The great thing in Kafka, like in all interpretations of good texts, is that in a way whatever you think of is the right start. It is already contained in the text. By tracing other influences you can fine-tune interpretations and gain much richer meanings out of specific passages. Yet at the end of the day, you are left with the passage and have to account for the text itself.

"Before the Law"

That leads us to the last story, which is probably the most prominent one in Kafka's The Trial, "Before the Law." The order in The Trial is not quite clear, because like Kafka's other novels it was given to his friend and editor Max Brod in an incomplete version. The narrative does not have a straightforward plot, and it is not always clear at which point the chapter would be placed.

This is the chapter in which K. ends up in the cathedral of the city, where he finds the chaplain of the prison preaching. K. is arrested at the beginning of the story, but he's never put into prison; he's moving around trying to understand the court system. He wants to sneak out, and he's almost at the door, when the loud voice of the chaplain calls him back. It's always by a hair's breadth that things like this happen in Kafka's work. So K. is called back, and the chaplain says that his cause, the trial, doesn't look that great right now.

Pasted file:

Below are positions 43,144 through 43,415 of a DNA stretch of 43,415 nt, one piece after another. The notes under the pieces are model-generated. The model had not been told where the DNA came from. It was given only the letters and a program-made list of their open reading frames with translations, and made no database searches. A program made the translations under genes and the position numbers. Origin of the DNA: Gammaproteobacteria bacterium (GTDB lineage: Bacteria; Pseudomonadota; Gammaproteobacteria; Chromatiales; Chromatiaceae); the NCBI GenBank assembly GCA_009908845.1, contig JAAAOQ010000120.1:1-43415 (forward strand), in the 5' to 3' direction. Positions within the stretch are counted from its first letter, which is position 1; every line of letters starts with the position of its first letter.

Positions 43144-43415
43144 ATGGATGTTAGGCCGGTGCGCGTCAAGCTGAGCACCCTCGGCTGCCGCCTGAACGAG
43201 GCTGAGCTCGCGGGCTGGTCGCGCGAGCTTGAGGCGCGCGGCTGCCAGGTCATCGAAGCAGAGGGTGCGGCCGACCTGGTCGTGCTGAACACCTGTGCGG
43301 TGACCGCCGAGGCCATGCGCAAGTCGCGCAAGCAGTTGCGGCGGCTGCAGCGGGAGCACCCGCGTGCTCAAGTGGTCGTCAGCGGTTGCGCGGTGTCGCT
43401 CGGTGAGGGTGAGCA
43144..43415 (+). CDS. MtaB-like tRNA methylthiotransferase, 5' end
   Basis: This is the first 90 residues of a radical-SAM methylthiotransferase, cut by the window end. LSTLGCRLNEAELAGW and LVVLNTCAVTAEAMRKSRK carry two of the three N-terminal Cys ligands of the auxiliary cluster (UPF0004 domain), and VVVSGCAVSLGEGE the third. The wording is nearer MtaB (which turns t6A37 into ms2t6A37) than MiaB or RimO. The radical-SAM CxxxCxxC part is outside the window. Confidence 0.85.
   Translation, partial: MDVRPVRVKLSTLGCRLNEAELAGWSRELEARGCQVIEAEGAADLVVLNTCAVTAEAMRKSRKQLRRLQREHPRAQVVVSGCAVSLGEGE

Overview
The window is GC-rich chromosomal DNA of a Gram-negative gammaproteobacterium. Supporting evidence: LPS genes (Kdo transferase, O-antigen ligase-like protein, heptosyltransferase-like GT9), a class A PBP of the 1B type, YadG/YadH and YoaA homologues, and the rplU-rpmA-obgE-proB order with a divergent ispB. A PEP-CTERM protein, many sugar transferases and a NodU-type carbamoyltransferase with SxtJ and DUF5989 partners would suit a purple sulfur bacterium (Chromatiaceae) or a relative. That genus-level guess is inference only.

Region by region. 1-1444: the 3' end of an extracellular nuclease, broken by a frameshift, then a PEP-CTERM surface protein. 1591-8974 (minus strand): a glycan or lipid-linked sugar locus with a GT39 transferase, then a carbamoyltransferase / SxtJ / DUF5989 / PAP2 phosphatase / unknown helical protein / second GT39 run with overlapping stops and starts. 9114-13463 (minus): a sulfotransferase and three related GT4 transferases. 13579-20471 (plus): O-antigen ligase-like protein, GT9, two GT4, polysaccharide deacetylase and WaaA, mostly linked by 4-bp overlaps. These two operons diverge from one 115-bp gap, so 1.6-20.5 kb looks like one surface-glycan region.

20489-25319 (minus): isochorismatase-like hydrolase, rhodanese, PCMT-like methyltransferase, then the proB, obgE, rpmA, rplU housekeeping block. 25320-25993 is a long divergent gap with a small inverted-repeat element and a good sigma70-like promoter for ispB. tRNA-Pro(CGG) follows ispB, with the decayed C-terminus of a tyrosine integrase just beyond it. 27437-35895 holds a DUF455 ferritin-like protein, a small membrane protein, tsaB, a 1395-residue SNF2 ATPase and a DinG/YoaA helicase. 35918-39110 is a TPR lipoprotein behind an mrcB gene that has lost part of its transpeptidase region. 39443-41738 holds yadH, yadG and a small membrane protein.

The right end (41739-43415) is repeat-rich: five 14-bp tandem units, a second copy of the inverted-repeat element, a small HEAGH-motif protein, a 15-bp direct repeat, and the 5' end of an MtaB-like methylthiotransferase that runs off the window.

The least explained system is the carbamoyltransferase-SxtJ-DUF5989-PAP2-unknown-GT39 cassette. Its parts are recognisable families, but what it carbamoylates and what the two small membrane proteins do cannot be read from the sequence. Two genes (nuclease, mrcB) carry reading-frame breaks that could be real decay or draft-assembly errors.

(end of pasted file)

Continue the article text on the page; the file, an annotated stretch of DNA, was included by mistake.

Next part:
In Kafka you only get bits and pieces of what the law or the court is. As with tradition, you can never get the complete picture because there is no complete picture available. The chaplain says that he can only explain the introductory writings to the law, not the law itself. He doesn't know what he's accused of, but in the introductory writings to the law there is a little parable, and this is the parable he tells him.